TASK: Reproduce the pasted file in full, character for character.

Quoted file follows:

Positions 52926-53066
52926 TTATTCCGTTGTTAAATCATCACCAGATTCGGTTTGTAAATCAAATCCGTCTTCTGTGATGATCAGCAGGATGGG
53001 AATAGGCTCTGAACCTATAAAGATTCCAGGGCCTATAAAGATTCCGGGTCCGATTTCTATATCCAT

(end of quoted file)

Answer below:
Positions 52926-53066
52926 TTATTCCGTTGTTAAATCATCACCAGATTCGGTTTGTAAATCAAATCCGTCTTCTGTGATGATCAGCAGGATGGG
53001 AATAGGCTCTGAACCTATAAAGATTCCAGGGCCTATAAAGATTCCGGGTCCGATTTCTATATCCAT